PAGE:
Health Secretary Sajid Javid has met with pharmaceutical companies as part of efforts to boost the supply of treatments for the symptoms of menopause.
Mr Javid said the meeting is one of the steps the Government is taking to “ensure women can access the HRT (hormone replacement therapy) they need”.
Rising demand – as a result of greater awareness around the menopause and more confidence among GPs in prescribing HRT – has led to supply issues.
The Department of Health (DH) said other factors might also be impacting supply, related to manufacturing, capacity constraints and commercial decisions.
The meeting involved major pharmaceutical firms including Aspen Pharmacare, Gedeon Richter, Novartis, Novo Nordisk, Orion, Pfizer, Theramex, Viatris and representatives from community pharmacies.
It also included Besins-Healthcare, the firm behind popular HRT treatment Oestrogel.
DH confirmed its intention to work with industry to do what is necessary to fix the HRT supply issue.
The Association of the British Pharmaceutical Industry (ABPI) said collaboration between Government, industry and the NHS is “an important part of the solution”, describing the shortage of some HRT products as “a complex problem”.
Last month, the Government announced that vaccine taskforce director general Madelaine McTernan had been appointed to spearhead a new HRT supply taskforce.
DH also said it was issuing serious shortage protocols (SSPs) to limit the dispensing of three products in high demand.
In a joint statement following Thursday’s meeting, Mr Javid, Ms McTernan, women’s health minister Maria Caulfield and manufacturers and suppliers at the round table said: “Every woman who needs hormone replacement therapy should be able to access it quickly and without hassle.
“It’s positive that awareness of HRT is increasing as it can help women manage their menopausal symptoms.
“We’re continuing to work collaboratively and transparently to meet demand and boost supply.
“We are looking at wider solutions – such as improving the communication between the Government, manufacturers and pharmacists – and understand how the market might change to ensure demand is being met now, as well as in the future.”
Thorrun Govind, chair of the Royal Pharmaceutical Society (RPS) in England, said two simple steps could be taken to address issues on the ground.
She said pharmacists should be allowed to provide alternatives if the drug on the prescription is not available, and then be able to go in and update the patient’s records to show that.
She told the PA news agency: “It’s all bureaucracy. At the moment I can’t do anything, I’ve got to go back to the prescriber. This (change) would mean that even if I’ve got the drugs sat on the bench next to me I can give it to the patient straight away and write on the record to say that I’d done that.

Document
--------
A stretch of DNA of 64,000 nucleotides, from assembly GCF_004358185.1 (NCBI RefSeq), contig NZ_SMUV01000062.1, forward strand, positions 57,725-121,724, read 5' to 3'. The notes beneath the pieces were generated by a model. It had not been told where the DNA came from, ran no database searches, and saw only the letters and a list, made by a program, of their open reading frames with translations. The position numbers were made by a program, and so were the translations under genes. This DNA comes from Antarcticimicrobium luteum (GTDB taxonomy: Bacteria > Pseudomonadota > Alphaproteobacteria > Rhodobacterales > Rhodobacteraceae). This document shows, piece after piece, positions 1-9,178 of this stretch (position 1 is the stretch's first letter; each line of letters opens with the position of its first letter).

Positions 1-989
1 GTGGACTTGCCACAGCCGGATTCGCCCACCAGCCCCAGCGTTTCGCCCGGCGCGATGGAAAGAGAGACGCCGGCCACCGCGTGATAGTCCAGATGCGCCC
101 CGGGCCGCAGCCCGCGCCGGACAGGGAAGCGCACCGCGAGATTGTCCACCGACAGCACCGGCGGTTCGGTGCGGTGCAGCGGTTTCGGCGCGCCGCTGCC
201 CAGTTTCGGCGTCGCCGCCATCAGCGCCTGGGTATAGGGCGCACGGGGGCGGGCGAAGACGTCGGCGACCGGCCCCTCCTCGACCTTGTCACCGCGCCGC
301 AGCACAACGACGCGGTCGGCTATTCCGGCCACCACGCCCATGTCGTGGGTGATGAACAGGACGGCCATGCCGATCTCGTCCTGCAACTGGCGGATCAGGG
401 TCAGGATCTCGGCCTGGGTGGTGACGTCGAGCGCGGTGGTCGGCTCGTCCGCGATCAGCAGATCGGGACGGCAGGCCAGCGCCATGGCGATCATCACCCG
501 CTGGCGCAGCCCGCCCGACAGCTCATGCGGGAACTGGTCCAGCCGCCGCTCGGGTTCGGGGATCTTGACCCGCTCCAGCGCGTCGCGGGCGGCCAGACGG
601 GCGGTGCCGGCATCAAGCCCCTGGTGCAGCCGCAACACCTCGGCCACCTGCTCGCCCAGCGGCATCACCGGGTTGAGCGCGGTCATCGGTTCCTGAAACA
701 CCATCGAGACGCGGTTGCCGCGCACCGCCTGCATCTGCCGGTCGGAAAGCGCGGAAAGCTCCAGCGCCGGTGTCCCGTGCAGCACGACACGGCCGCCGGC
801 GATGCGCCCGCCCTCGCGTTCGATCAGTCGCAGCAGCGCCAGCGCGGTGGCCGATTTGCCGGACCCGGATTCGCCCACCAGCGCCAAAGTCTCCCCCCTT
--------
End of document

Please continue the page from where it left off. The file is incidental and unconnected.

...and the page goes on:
“If you think about the other aspect of this – prescribers are really busy as well and HRT prescribing has doubled since 2017. So if we really want to reduce the bureaucracy for patients to access treatment, then this is the prime way to do that.”
ABPI chief executive Richard Torbett said collaboration and the removal of restrictions on prescribing of products in local areas could both “help smooth supply and demand”.
He said: “Intelligence sharing to determine demand is absolutely crucial and will allow companies to take action to maintain supply wherever possible.
“Removing restrictions on prescribing of products in local areas could also prevent local variation in care and in prescribing practice, which in turn means medicines are less likely to run out of stock.
“Taken together, this should help smooth supply and demand, and help patients access treatments.”
The National Pharmacy Association said it was good that something was being done to “grip the matter”, but echoed calls for pharmacists to be given greater flexibility when faced with supply issues.
Gareth Jones, its director of external affairs, said: “The overarching issue is one of supply failing to keep up with the rapidly rising demand in this country.
“As experts in medicines, pharmacists should be given greater flexibility to take decisions at the point of care to manage supplies. This includes the authority to amend prescriptions or share stock amongst pharmacies when to do so could help maintain supplies.”
The RPS said prescriptions for HRT have more than doubled in England over the past five years, from 238,000 in January 2017 to almost 538,000 in December 2021.
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